A related myth is that of “collective affordability,” where the whole of a group of consumers is somehow more able to afford a product than is the sum of that group’s parts. A collective payment is still comprised of individual payments, no matter how much accounting chicanery is used to hide that fact, and if those individual payments do not individually cover their share, then the collective payment cannot possibly cover the collective share. As economist Arnold Kling puts it, suppose that “a group of friends is getting ready to go out for dinner. At first, they consider a fancy restaurant, but then it is pointed out that the price of a meal there is higher than anyone in the group can afford. Somebody pipes up and says, ‘That’s okay. We can just split the check.’ Does that make sense?” Given that employees already pay for their health insurance through forgone wages, there is no way that their collective employer can somehow afford what they individually cannot.
All of the problems that plague employer-provided health benefits have and will plague any government-provided benefits as well. In the business of providing health insurance, government, just like business, acts as a buffer between the consumer and the producer of health care. Having healthcare costs completely dispersed among everyone similarly insured means that the cost any one person pays has little to do with the cost of that persons care. The result? Traditional downward pressures on costs are severely weakened as are traditional upward pressures on quality. At best, the industry stagnates, but more frequently it goes into recession. And of course, collective bargaining and collective affordability are still myths. Every individual still pays for his health insurance, whether it’s through forgone wages or through taxes. A single payer would not be any better at affording health care than would all the individual taxpayers that fund it, except that it would be worse at tailoring service and costs to individual situations. Until there is a single user of health care, a single payer makes no sense.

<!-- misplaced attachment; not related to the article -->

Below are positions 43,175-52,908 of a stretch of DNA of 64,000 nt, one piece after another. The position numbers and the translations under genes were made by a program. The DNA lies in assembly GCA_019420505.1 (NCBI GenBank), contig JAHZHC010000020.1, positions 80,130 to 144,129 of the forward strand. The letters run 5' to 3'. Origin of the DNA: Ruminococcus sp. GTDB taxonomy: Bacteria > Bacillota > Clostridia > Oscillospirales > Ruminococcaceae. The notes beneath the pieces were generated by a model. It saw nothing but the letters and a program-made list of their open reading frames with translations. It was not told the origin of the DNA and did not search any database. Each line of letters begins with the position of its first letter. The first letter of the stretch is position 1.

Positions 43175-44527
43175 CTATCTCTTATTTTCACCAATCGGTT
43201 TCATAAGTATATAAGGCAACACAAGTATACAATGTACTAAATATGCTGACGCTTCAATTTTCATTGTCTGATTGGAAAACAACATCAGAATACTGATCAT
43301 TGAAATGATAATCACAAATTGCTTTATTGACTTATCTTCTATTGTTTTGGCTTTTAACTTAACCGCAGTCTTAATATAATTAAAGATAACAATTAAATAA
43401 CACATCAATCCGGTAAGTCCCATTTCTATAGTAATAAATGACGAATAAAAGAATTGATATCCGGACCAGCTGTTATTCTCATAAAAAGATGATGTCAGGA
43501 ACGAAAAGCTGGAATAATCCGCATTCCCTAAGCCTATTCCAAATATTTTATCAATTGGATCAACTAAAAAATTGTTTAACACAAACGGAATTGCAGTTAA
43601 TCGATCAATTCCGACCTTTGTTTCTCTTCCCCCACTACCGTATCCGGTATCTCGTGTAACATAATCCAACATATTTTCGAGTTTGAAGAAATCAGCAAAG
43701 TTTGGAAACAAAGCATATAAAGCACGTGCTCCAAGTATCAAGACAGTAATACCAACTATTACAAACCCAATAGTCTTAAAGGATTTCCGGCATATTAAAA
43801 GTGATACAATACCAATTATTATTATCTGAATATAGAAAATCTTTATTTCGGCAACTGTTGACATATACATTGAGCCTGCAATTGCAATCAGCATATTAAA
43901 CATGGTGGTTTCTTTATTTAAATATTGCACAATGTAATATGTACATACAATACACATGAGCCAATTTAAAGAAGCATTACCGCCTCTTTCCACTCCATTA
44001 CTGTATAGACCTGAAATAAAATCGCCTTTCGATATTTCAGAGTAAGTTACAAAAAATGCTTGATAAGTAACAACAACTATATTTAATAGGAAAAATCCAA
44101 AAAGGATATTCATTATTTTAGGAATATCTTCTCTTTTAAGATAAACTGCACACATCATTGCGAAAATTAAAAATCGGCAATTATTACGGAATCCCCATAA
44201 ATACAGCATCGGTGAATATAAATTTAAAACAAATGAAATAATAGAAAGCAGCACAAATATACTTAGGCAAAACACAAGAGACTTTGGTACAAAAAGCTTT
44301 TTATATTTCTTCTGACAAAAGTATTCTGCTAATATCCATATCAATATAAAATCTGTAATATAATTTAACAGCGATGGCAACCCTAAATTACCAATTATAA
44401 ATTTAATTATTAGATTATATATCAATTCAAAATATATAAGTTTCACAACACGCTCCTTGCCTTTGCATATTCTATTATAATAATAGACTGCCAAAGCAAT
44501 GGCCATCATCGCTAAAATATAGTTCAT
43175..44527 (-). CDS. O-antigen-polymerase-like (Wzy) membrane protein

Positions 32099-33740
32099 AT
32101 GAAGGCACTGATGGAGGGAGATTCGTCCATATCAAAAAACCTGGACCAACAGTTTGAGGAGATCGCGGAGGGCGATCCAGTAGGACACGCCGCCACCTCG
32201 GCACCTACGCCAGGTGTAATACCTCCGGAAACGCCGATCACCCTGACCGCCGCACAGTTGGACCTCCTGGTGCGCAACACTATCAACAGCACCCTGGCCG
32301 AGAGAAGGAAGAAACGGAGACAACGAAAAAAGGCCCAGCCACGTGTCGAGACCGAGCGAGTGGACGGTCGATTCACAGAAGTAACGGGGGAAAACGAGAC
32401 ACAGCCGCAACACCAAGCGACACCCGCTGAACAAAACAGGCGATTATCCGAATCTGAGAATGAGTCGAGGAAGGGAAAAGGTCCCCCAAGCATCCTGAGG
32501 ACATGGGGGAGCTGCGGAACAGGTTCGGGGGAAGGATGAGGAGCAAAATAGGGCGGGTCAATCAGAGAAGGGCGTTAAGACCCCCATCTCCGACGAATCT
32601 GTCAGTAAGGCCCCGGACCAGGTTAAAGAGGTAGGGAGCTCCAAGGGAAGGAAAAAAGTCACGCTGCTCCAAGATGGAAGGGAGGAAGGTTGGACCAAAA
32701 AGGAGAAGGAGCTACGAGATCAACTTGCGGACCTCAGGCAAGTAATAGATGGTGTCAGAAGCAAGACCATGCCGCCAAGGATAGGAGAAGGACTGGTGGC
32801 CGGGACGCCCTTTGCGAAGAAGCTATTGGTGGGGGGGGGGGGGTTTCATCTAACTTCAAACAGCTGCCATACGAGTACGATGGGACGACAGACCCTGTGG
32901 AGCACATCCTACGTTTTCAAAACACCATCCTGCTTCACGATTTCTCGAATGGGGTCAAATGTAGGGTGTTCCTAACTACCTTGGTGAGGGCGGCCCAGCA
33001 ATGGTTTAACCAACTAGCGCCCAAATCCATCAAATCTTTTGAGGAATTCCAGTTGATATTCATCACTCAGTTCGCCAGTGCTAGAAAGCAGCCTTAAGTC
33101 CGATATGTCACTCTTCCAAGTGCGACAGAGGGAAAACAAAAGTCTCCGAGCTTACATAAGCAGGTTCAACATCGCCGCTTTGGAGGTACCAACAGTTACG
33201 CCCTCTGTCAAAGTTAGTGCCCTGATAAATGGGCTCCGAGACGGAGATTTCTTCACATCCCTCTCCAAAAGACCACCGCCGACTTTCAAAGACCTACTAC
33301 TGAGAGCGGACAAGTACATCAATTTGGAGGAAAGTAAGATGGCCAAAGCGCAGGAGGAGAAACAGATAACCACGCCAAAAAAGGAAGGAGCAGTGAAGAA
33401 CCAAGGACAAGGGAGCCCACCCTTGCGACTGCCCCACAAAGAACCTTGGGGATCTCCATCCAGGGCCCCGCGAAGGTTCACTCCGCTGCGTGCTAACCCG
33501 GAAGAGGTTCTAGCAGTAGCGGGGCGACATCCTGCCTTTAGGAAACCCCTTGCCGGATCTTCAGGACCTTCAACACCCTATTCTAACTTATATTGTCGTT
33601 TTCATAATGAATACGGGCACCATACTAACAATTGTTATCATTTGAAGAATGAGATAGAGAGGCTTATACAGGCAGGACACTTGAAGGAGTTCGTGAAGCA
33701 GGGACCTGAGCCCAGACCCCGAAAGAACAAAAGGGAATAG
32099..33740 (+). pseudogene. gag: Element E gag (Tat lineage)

Without national health insurance, what will be done about the uninsured? Arguments in favor of further socializing health insurance point out that in 2002, 43.6 million Americans, or 15.2 percent, lacked insurance at some point in the year. That figure was up from the previous year’s by 2.4 million. Despite the frequency with which these statistics are used, they are highly misleading. Many of the “uninsured” are around college age, and if not covered by their parents’ insurance, they tend to not buy insurance for themselves. Twelve million of the uninsured lack insurance for only part of the year. Many of the uninsured seem to have good access to medical care, even without insurance— the Heartland Institute reports that 15 million of the uninsured have incomes of over $50,000, and another 14 million are eligible for Medicaid or the State Children’s Health Insurance Plan but are not enrolled.
The problem of the uninsured is not nearly as great as most politicians make it out to be. Were the free market allowed to take effect in the area of health benefits, they would quickly become more affordable for most people who lack them. The problem with health insurance right now is that it doesn’t play upon normal market incentives. It pays for things that we affirmatively seek out, like preventative care. Examples like car and life insurance, on the other hand, cover only catastrophes, which people try to avoid. An equivalent to today’s health benefits is car insurance that covers gasoline or “preventative” measures like oil changes or tire rotations. If a consumer doesn’t directly pay for the gas he uses, he’s going to consume an inefficient amount.
If the government should not step in and nationalize health insurance, then what should it do? It should mandate that all adults buy catastrophic health insurance (with at least a $10,000 deductible, and no higher), much as catastrophic automobile insurance is required. Such a mandate is non-invasive, costs families little, keeps people from becoming an uninsured burden on the healthcare system, and keeps economic distortions to a minimum. Mr. Kling suggests that the government provide catastrophic “re-insurance” at a $50,000 deductible, to create a safety net that no one would ever use as a hammock. Socializing health insurance can only further distort economic incentives. Privatization, girded by a minimum of state mandates, would allow health care to enter the free market for the first time in over half a century.